Note: No pics this week due to technical issues. Imagine small plants in soil and the occasional flash of a foxglove, and you’re pretty much there.
Last week was hard, no? We may be easing out of lockdown but it’s now that the reality of the situation hits home. Jobs are uncertain as businesses have to respond to social distancing and spooked customers. What does this mean for my industry, my work? It’s not yet clear, but people are worried. On top of that comes the renewed and emotional debate about racial equality, which because I have both professional and personal interest, always feels challenging. The world is realigning itself, perhaps, but centuries of engrained injustice will not be resolved overnight. It did not help that the sun has been replaced with relentless concrete grey skies.
I was cheered though to see the antics in Bristol and the removal of the Edward Colston statue over the weekend. Young people taking matters into their own hands and not putting up with the status quo – marvellous. The removal of a statue of a man involved in slavery isn’t denying history, this is saying that the story we’re telling about history is not a story we are proud of. We don’t want to be defined by the subjugation of one group over another. And so we choose to tell a different story, a story where the people of a city work towards equality. That statue now has a new history attached to it, the story of ‘now’. It’s brilliantly evocative stuff; the curators, story-makers, historians of Bristol have been given a gift with this symbolic gesture. This article by the historian David Olusoga explains all this in a far more articulate manner than I ever could.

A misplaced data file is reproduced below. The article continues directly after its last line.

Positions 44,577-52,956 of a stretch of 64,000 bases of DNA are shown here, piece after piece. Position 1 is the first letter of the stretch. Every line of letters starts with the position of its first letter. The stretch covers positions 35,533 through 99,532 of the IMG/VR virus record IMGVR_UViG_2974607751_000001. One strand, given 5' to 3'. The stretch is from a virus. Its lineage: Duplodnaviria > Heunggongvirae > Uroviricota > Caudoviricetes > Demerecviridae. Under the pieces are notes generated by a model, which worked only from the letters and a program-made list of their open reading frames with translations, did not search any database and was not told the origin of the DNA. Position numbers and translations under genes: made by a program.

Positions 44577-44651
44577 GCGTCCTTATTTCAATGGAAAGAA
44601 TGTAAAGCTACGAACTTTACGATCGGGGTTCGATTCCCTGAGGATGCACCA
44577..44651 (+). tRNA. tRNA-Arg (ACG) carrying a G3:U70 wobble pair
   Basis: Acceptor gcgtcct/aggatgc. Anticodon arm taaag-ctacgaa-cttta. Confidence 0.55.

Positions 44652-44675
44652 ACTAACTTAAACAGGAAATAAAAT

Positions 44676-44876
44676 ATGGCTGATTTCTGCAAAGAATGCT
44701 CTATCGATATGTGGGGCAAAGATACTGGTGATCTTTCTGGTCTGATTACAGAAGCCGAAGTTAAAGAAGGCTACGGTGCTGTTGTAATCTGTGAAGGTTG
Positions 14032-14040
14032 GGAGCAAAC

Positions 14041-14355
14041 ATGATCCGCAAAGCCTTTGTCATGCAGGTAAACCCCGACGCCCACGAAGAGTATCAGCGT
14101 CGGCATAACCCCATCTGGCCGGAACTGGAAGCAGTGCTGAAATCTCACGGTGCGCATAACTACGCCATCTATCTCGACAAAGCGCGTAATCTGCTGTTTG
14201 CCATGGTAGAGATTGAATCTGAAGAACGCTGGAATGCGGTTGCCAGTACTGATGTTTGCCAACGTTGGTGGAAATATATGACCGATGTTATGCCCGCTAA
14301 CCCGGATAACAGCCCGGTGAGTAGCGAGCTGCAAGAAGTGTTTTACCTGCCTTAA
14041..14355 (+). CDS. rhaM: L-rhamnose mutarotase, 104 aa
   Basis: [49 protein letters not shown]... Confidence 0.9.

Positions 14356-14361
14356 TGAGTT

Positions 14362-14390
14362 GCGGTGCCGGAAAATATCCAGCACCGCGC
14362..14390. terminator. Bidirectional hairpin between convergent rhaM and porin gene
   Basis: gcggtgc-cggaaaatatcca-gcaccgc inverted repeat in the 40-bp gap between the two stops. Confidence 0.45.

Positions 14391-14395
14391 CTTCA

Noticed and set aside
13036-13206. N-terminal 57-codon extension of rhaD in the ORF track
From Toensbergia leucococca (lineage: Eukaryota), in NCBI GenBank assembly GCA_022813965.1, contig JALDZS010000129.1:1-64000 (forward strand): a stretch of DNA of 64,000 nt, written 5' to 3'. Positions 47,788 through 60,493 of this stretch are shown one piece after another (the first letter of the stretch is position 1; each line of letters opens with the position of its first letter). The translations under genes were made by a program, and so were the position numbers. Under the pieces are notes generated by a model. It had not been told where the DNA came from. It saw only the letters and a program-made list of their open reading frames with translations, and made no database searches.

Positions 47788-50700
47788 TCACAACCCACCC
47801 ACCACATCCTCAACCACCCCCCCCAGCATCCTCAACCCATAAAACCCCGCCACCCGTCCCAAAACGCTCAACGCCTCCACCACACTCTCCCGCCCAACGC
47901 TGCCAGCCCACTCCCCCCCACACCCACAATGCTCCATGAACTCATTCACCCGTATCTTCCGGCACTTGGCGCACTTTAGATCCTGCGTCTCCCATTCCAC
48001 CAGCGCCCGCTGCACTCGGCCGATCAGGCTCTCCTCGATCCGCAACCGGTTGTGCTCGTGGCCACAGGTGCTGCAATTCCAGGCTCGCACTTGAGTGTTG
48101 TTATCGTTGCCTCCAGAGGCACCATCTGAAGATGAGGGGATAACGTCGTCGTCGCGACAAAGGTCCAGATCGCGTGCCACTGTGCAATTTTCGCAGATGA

Aside from all that, there is peace to be found with the plants. Take your sustenance where you can find it. Today I found it with planting out a heap of dahlias and other flowers grown from seed – isn’t there a joy in raising a plant from infancy to maturity without messing it up too much?
I’m pleased with this year’s allotment planting plan, which is blocked and – unusually for me – in straight lines. Usually I only grow for the allotment but this year I remembered to hold things back for the garden as well, so we now have cleome, amaranthus and chrysanthemums settling into Bearwood soil. It will be interesting to see how the same plants respond to differing conditions.
Meanwhile, the harvest has started again – only slim pickings for now, of foxglove, sweetpea and broadbeans – but experience tells me that the late May/early June lull after the spring explosion of tulips and daffodils is just that – a lull – a rest before the abundance of July begins.
Planting out: Dahlia, chrysanthemum, lace flower, grasses, cleome, amaranthas (garden). Amaranthas, calendula, zinnia, annual delphinium, all the beans, cosmos (allotment).
Harvesting: very first tiny sweetness, first broad beans, foxgloves, cos, round lettuce, rocket.
Cooking and eating: My first Lockdown banana cake, about two months after everyone else. Strawberries topped with vanilla mascarpone and demarera sugar with biscotti on the side. Beetroot hummus. Watermelon.
Reading: Family Life by Elisabeth Luard, coinciding with European Peasant Cookery by the same writer. Couldn’t read last week though, the combined hit of centuries of endemic racism, economic meltdown and disease finally broke my ability to concentrate. On order from the library: Why I’m No Longer Talking to White People About Race by Reni Eddi-Lodge.